Chefs' inspiration: Personal experience drives the process, but other factors enter the mix

Nov. 21, 2017 | by Elliot Maras
Chefs' inspiration: Personal experience drives the process, but other factors enter the mix

Image courtesy of iStock

Today's chefs have access to more information than ever thanks to the Internet. When it comes to finding inspiration for new ways to entice customers, however, chefs still rely first and foremost on their own experiences, according to a trio of chefs during October's Fast Casual Executive Summit at the Nashville Omni.

They revealed that the quest for inspiration is ongoing, but the chefs' ideas — no matter where they come from — must always be balanced against the needs of the organizations they serve.

At left, moderator Jason Herron and chefs Brad Kent and William Eudy listen to Pat Peterson make a point about having balanced organizational input on menu development.

Organizational balance needed

Pat Peterson, executive chef at Beefsteak, a vegetable-centric fast casual restaurant, recounted an experience in which this balance wasn't achieved. The restaurant wanted to introduce fresh ingredients, but in this particular instance, marketing drove the menu and sidestepped culinary input. Hence, Peterson observed that the guests were not enjoying the food, despite having an amazing chef on staff. Beefsteak's parent company, Think Food Group, features executive chef Jose Andres, who is known for avant-garde cuisine in his restaurants and a food truck.

"True innovation requires guest feedback," Peterson said. If the innovation only gets operations feedback, the menu item will be operationally driven.

What was missing in the above example was providing a "depth of flavor," something that Ben & Jerry's Ice Cream has accomplished with its kaleidoscope of flavors. 

William Eudy, corporate executive chef at McAlister's Deli, referred to it as creating "craveable flavors."

What inspires?

Inspiration comes from a variety of places, and Peterson and Eudy said they get inspiration from daily living.

"Inspiration comes from your entire living experience," Eudy said.

"I'm very disciplined to spend time on R&D every day," Peterson said. 

As simple as these ideas sound, the process of taking an idea to a menu item is anything but, especially for large organizations.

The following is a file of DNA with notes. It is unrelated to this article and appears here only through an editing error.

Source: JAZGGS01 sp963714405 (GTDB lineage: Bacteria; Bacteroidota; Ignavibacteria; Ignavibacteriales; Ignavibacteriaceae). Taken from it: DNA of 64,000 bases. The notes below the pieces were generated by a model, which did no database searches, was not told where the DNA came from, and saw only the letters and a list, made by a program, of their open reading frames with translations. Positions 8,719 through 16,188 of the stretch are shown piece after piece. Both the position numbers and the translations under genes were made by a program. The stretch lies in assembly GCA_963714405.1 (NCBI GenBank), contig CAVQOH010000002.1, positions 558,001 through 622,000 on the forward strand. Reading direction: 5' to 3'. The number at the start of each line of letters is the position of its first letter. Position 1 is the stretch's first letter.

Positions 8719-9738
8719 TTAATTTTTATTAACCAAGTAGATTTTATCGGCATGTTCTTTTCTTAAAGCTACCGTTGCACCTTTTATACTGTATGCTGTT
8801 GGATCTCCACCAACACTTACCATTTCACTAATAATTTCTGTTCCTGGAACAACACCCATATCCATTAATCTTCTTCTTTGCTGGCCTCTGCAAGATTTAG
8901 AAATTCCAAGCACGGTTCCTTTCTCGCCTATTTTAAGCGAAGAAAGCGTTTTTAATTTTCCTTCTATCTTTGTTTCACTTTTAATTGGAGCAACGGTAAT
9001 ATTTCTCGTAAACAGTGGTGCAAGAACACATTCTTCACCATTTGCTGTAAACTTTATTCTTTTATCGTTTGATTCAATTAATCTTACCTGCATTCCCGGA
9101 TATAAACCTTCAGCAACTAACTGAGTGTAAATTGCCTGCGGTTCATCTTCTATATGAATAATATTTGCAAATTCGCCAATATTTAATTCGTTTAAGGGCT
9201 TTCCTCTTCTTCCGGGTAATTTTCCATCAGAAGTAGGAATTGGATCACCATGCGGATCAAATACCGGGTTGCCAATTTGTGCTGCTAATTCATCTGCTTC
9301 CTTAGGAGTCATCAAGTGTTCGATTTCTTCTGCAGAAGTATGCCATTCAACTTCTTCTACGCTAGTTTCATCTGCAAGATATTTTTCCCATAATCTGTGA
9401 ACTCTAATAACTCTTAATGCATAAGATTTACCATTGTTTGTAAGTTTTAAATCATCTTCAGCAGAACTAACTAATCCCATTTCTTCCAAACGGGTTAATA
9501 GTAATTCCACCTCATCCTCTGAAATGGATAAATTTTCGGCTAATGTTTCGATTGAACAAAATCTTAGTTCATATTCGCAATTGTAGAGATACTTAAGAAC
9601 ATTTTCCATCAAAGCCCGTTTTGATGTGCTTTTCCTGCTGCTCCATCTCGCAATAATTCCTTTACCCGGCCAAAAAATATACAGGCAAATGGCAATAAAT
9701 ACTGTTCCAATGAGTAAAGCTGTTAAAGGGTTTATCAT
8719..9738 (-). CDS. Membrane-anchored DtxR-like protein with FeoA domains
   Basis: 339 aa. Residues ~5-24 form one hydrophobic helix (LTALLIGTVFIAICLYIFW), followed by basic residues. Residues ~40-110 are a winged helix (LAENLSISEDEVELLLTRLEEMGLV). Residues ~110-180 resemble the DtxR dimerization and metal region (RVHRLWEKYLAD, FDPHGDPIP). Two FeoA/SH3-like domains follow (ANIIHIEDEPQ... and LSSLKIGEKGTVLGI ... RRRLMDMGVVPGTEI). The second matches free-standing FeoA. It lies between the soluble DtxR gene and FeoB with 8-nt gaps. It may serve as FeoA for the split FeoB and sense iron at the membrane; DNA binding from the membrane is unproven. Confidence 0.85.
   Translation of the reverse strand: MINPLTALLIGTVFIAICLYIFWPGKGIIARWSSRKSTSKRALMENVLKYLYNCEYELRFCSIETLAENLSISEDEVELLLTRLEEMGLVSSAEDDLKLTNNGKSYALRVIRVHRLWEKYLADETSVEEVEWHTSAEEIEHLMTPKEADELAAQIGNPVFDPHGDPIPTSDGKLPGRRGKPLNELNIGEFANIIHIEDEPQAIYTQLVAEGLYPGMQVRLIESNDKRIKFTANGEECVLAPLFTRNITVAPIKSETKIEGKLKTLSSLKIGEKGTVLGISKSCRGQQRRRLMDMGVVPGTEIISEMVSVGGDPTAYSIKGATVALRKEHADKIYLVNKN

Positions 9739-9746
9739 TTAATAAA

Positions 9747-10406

Menu development can be complex

Brad Kent, executive chef at Blaze Pizza, said he has to convince company management to try new menu ideas, which can take a few weeks.

Eudy said his new ideas have to be screened and tested, which is a multi-step process. He said 12 ideas a month get screened by 2,000 guests. New ideas are also presented to focus groups. The entire process usually takes 18 months.

Peterson said the process takes less time for a smaller organization. He talks to customers daily for feedback on menu ideas. In coming up with new ideas, he considers his customer profiles and his budget.

Out of 100 new ideas, only five will be monetized, Peterson said.

What motivates a chef?

Asked what they love most about working in the fast casual segment, Kent said he likes providing nutrition to hundreds of thousands of people a week.

"You get to feed so many people good fresh, wholesome food," agreed Eudy.

Asked what advice they have for executives at their company, Eudy said executives need to be open with their culinary team and must listen to guests.

How executives can help

Restaurant executives must play their parts to help foster menu innovation.

One way to do that, Peterson said, was to create a collaborative environment. Chefs, for their part, have to expect that their ideas will have to be reviewed by the purchasing, operations and training departments, since all are partners.

During the question and answer session, one audience member asked what a restaurant should do if they can't afford a professional chef. Eudy pointed out that many foodservice distributors and vendors have staff chefs, so brands should rely on them to help them create new menu items.

Peterson said foodservice distributor chefs will conceptualize menu items, but it is up to the individual restaurant to know how to make it commercially viable.

He also suggested that foodservice establishments work with consultants on menu innovation. 

The session demonstrated there is no single path to successful menu development, but a successful menu is always a collaborative effort.

Registration is now open for the 2018 Fast Casual Executive Summit in Seattle. 

Cover photo: iStock


Topics: Food & Beverage



Elliot Maras
Elliot Maras is the editor of KioskMarketplace.com and FoodTruckOperator.com.

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